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The Sloop Restoration Continues!

I have worked in and around the Virgin Islands marine industry for the past 17 years. As a member of the Marine Studies Department at the H. Lavity Stoutt Community College, I’ve assisted in the training of students who went on to follow careers in the marine industry.

Many of these students were women who became yacht captains or filled jobs in managerial positions especially with the larger firms such as Moorings and Sunsail. The other jobs available to women in the yachting field were as boat cleaners and yacht provisioners.

For years—with a few exceptions—these were the only places you would find women employed in the industry. The area of yacht maintenance and repair remained the domain of men only; these were the painters, fiberglass workers, engine repair, riggers, and electrical technicians among others. This is now changing and women are filling these positions in the boatyard. Although it began before the great storms of September 2017, it has accelerated since then.

Hurricanes Irma and Maria devastated our islands and the yachting industry was dealt mighty blows along with the rest of the community. The number of destroyed boats was mindboggling and the docks they were attached to were also wrecked. The clean-up and restoration presented a daunting task and new positions were made available to meet this challenge with women showing up to apply.

In my situation, I was fortunate to cross paths with two of these ground-breakers. After Irma and Maria, the traditional wooden sloops that I’ve been taking care of for the past 16 years were also damaged or destroyed. Three were sunk, two severely damaged on land, one a total loss, and the damaged sloop Vigilant built in 1880 by Willie Penn in East End was taken to the landfill by the College with no explanation.

To make matters worse, my employment at the H. Lavity Stoutt Community College was terminated as of July 31 2018. The future looked bleak for both the sloops and myself and then something extraordinary happened. In June, I was asked to teach a short vocational class for the Marine Centre called introduction to woodworking. It was to be taught at Nanny Cay and designed to give entry level skills to anyone who was interested in working in the marine industry.

I acquired permission to teach the woodworking skills as part of restoring our damaged sloops. The three sunken boats were raised with lift bags, hauled out, and placed under some trees not far from the beach at Nanny Cay. We now had five sloops awaiting repair and restoration. 

When registration for the course began, there were only two students who signed up and they were two young local BVIslanders—both women. One was 19-year-old Ms. Norissa De-Leon and the other was 21-year-old Ms. Chemoia Hodge; neither had any experience in woodworking or construction. Chemoia was taking a short course in fiberglass repair.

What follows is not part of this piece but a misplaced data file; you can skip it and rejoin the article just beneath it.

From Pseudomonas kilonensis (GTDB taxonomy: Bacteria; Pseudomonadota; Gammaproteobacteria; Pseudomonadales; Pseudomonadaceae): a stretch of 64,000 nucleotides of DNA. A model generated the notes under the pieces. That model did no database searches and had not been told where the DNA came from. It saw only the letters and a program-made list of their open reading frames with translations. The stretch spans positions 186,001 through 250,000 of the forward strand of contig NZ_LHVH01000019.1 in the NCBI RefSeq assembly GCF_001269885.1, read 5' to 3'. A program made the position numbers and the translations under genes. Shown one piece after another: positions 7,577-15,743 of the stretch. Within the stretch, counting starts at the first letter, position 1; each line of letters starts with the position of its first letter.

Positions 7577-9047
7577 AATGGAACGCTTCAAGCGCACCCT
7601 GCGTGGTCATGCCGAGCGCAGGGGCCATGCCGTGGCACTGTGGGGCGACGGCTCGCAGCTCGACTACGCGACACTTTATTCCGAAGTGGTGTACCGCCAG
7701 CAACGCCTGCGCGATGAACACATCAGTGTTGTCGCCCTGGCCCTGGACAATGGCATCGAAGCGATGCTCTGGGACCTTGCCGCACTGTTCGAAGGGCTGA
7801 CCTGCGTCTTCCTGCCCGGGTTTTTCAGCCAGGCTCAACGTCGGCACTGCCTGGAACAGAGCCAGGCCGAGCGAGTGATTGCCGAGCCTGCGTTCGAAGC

What these two young women lacked in experience was soon made up for by their desire to learn and ability to do the work. I taught them the basics. They learned how to use a skilsaw, to drive nails, and to assemble saw bucks and other wooden fastenings.

Along with woodworking skills, I also taught them the basics of wooden sloop construction and some of the history behind the maritime heritage of the Virgin Islands. We were joined later by two other students—one male and another female—and we ended up doing two sections of the course.

By the time of completion, it was the end of July and my job had been terminated at the College.  Norissa and Chemoia had been asking me to find them work. They were both anxious to earn money, so I offered to pay them to help me get the roof back on my house, which they readily accepted. 

We spent the whole month of August repairing my roof and putting my home and yard back in order. I was the cut man on the ground and they worked on top. Although having never done anything like this before, they were quick learners.

After the house was secure, they built a new roof over my wood-shop and I was back in action. They were truly a Godsend for me. As August closed, I wasn’t sure what we could do to continue working together. 

Along with a group of people from the private sector who had been helping me maintain the sloops for years, we created an NPO called the Virgin Islands’ Sloop Foundation and it is our purpose to raise funds to repair, restore, and maintain the traditional wooden sloops that are left.

After consulting with them, we decided that we had already gathered enough funds to hire both Norissa and Chemoia at an hourly rate and that I would work along with them as a volunteer until January when we would rethink the project and decide whether to move forward or not.  

With the help of our Foundation Chairman Jamel Davies—who is a shipwright—and with the support of Nanny Cay Marina and VP Bank, who are also members of the Foundation, we have begun what we call the Virgin Islands Sloop Restoration Project.   

Norissa and Chemoia are now learning the skills of traditional wooden boat-building as practiced by their forebears hundreds of years ago. They are two young, strong, tough women and the future belongs to them.

Geoff Brooks, Curator - Virgin Islands Maritime Museum

Geoff Brooks, Curator - Virgin Islands Maritime Museum

Geoffrey is the curator of the Virgin Islands Maritime Museum. He pioneers and takes part in many of the initiatives related to the traditional art of sloop building.
Geoff Brooks, Curator - Virgin Islands Maritime Museum

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